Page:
South Korean authorities urged vigilance on Saturday as small coronavirus clusters emerged in a third wave, centred in the Seoul area, with infections near nine-month highs. The Korea Disease Control and Prevention Agency (KDCA) reported 583 new coronavirus infections, down from the 629 reported on Friday, which was the highest since the first wave peaked in February and early March. This wave of infections is different from the first two, which were driven by large-scale transmission, said KDCA official Lim Sook-young.
VANCOUVER — The City of Vancouver says it has reached a settlement with the owners of the Balmoral and Regent hotels to expropriate the derelict properties on the Downtown Eastside. The hotels, which had been operated as single-room occupancy buildings, were home to more than 300 of the city's most vulnerable people before they were ordered shut over safety concerns in 2017 and 2019. The city says in a news release Friday that the settlement ensures it can move forward with BC Housing to turn the buildings into safe and secure low-income housing. It approved the expropriation of the buildings for $1 in late 2019 but faced a legal challenge from the owners. The news release says the city decided to settle to lessen the financial risk posed by the upcoming judicial review and potential claims for greater compensation and to enable planning to begin on the future of the properties. It says it cannot share the value of the settlement under its terms. "Bringing the Regent and Balmoral into public ownership marks a hopeful new beginning for residents of the Downtown Eastside and something all residents should be proud of," Mayor Kennedy Stewart says in the release. "Downtown Eastside residents will be at the centre of creating a new vision for these two sites, and indeed the entire community." The settlement marks the end of many years of enforcement and legal action against the owners, who oversaw decades of underinvestment and unaddressed safety issues, the city says. Parkash Kaur Sahota, 90, and Pal Singh Sahota, 81, are identified as the owners in the petition for judicial review. They could not be reached for comment. Staff plan to report back to council, which approved the settlement, on the next steps and timeline for the revitalization of the properties early next year. Given the significance of the two properties to the Downtown Eastside community, the city says community engagement regarding their future is a priority and will also begin next year. This report by The Canadian Press was first published Dec. 4, 2020. The Canadian Press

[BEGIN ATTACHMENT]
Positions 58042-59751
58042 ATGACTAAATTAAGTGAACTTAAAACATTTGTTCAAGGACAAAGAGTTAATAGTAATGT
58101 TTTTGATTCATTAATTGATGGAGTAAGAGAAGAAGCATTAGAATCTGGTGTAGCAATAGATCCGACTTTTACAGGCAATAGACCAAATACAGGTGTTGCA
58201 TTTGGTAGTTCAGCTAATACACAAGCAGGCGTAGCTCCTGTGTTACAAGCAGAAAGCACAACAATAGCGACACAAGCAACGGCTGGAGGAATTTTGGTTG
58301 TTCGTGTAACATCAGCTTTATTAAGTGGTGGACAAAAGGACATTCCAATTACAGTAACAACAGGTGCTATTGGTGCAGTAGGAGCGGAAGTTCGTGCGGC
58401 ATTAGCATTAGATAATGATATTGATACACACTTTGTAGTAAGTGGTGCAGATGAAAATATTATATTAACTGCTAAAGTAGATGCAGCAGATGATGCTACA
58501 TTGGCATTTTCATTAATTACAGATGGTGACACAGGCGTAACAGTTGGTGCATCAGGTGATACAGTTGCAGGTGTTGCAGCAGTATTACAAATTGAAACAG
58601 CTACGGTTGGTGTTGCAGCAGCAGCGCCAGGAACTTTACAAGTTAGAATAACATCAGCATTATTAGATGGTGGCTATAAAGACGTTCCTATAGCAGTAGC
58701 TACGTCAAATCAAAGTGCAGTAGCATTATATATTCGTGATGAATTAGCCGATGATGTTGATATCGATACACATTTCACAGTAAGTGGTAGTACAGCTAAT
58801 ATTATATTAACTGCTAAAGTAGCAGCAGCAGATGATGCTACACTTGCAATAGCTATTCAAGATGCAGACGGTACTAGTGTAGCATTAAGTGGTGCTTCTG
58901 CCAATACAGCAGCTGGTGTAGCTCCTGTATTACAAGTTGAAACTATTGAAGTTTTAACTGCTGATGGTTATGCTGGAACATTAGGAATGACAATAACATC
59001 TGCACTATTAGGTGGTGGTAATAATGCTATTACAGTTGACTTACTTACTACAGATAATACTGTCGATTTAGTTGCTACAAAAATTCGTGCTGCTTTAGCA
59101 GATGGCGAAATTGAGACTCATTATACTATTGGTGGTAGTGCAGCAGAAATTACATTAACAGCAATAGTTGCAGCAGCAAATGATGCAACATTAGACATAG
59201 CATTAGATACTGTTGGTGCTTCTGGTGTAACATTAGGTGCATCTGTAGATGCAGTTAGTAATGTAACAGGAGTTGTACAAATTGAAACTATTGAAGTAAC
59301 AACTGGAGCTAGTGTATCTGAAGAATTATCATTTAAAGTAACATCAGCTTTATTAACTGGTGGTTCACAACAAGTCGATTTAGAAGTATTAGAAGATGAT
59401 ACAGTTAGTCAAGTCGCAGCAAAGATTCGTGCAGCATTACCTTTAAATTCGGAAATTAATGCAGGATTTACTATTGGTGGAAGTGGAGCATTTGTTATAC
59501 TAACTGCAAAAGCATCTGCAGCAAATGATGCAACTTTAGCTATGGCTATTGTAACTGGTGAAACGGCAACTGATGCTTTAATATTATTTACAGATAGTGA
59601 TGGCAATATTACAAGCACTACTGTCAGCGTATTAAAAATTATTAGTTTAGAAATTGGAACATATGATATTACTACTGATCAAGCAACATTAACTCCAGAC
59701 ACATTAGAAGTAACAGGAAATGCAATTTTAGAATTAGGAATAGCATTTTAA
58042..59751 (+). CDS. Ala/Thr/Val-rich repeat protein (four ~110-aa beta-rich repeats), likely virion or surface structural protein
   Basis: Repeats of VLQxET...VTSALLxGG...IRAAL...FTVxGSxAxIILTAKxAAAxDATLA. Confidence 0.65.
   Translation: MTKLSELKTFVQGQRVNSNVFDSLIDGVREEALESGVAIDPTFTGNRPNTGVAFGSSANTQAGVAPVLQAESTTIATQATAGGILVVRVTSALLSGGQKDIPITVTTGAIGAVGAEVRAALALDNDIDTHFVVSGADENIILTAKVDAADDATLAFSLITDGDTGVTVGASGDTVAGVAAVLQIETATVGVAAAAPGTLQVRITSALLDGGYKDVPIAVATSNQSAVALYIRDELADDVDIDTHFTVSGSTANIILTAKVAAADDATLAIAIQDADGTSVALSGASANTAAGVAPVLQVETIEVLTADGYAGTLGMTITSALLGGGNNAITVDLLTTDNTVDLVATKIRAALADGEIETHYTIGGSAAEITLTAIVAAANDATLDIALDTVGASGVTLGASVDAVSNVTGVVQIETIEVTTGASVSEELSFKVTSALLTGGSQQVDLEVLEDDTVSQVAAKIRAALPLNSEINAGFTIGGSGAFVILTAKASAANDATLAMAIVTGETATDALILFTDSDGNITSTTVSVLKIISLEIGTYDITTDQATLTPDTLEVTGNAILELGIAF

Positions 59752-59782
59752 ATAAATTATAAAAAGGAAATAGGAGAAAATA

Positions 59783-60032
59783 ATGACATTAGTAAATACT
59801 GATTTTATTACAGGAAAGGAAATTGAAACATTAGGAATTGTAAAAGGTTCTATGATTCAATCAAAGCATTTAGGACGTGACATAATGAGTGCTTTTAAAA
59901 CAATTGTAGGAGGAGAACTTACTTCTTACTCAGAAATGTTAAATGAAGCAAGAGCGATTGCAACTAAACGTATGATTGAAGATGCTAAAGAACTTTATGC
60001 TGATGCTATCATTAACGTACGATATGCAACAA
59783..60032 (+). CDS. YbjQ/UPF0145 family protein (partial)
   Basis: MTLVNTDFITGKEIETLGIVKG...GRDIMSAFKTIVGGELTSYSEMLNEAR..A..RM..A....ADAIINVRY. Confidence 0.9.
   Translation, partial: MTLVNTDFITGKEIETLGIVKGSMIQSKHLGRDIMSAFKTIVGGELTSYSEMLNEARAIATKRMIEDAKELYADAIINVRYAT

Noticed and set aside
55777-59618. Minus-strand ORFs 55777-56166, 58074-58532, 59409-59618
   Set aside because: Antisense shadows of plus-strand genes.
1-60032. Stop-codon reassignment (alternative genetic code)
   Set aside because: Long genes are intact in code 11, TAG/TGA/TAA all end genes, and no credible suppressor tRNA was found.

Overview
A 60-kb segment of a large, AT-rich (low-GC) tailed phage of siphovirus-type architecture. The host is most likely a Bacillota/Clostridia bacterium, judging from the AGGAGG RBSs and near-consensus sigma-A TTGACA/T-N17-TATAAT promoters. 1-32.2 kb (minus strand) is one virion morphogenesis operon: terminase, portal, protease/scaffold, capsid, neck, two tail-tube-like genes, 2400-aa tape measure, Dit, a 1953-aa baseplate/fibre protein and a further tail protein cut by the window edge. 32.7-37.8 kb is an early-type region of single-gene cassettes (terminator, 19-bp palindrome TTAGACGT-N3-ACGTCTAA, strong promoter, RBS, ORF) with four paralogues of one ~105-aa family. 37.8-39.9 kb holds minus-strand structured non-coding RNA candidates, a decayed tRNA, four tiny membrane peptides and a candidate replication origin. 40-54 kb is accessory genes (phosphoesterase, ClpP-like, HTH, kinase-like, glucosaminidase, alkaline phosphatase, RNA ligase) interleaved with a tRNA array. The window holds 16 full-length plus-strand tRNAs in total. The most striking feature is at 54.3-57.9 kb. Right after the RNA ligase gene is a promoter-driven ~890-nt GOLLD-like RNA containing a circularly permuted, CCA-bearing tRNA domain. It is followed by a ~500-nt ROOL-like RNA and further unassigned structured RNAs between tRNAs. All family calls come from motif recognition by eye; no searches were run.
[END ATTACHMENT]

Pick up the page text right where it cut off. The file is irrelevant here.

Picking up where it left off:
If he didn't know it before, Cariboo-Prince George MP Todd Doherty knows it now - they can come at the most unexpected times. Shortly before he was about to ask a question during Question Period in the House of Commons last Monday, Doherty received a text from his wife Kelly, notifying him that their pregnant daughter's water just broke. "I'm going to be a grandfather for the first time," Doherty told fellow MPs who responded with a round of applause. Still a little flustered, Doherty then said he had completely forgotten what he was going to say, which drew a round of good-natured laughter. Doherty was then able to gather his thoughts and ask health minister Patty Hadju about the extent of her commitment to bringing a 988 national suicide hotline to Canada. Earlier in November, Doherty had tabled a motion to establish the service, saying the easy-to-remember three-digit number could make the difference between a life saved and a life lost. "Does the minister support a national 988 suicide hotline in Canada, and if you don't, if the minister doesn't, just have the courtesy to say so," he said. Hadju, in turn, acknowledged the big news first. "I can't help but say congratulations to the member opposite, because that's pretty exciting news to break to the House of Commons," she said. Hadju went on to say she wants to continue to work with Doherty to bring the hotline to Canada and to find ways to make realize his proposal more quickly. On Wednesday, back home in his riding and taking part in House business remotely, Doherty proudly showed his Parliamentary colleagues a picture of his granddaughter, Ren Kathleen. Videos of both moments can be seen on Doherty’s Facebook page. Mark Nielsen, Local Journalism Initiative Reporter, Prince George Citizen